Washington: Larger blueberry crop projected
July 29, 2013

As Washington's blueberry crop reaches peak volumes this month (july) the states growers are anticipating a larger haul this season. The expanded growth is due to the continuing maturation of the state's blueberry bushes.

Washington's blueberry harvest started last month (june) with picking in the eastern part of the state. Most of the berries picked in that region come from Duke blueberry bushes, which tend to produce large berries. This month is when the rest of the state's blueberry growers begin harvesting their crops, and July should see most of the state's blueberries harvested.

“We're at peak volumes,” said Suzanne Wolter, director of marketing for Rainier Fruit Company. “July is our peak month.” She estimated that Ranier's production this year will be 25 percent more than last year's, and she credited an increase in maturing bushes for the bump in volume. Likewise, many of the state's other growers are reporting a similar effect.

“The big reason there will be more production this year is because we've had a lot of plantings that are now maturing,” said the Washington Blueberry Commission's Alan Schreiber. “We had 70 million pounds of blueberries last year in Washington, and this year it's projected to reach 80 million pounds, which would be a new high.” He also mentioned good growing conditions throughout the year as another factor contributing to this year's large volume of blueberries. In fact, while rain during the earlier part of the year caused many problems for the state's cherry growers, the state's blueberry crop has fared well so far.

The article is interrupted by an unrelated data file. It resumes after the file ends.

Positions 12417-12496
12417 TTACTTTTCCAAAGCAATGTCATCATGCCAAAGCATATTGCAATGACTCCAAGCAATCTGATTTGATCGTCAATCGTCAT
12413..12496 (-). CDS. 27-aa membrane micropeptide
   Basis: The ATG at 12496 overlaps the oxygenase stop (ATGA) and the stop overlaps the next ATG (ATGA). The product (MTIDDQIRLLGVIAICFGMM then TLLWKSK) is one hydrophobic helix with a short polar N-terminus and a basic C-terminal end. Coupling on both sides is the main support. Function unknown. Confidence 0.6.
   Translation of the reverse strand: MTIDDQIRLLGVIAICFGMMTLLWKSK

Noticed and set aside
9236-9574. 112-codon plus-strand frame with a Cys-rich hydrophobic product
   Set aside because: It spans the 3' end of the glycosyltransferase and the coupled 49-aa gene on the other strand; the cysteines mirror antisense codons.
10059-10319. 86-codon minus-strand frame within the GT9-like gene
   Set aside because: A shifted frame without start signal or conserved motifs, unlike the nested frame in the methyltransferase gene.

“We had a wet May and wet June,” said Wolter. “That was challenging when it came to cherries, but our blueberries have handled the weather well.”

Growers have dodged other potential pitfalls this year. While labor scarcity was expected to be a problem, Schreiber noted that, although the worker turnover rate has has been higher than in previous years, there's been an adequate number of workers for the first part of the season. Similarly, while Spotted Wing Drosophila has been a problem for growers during the last four seasons, its presence has been minimal for the first half of the season. But with supplies expected to last into October, there's still a significant portion of the season left to manage, and there's plenty of time for things to go wrong.

“We had a mild winter, so we expected to see more Spotted Wing Drosophila,” said Schreiber. “But this is a pest that gets worse as the season progresses.”

Fresh Plaza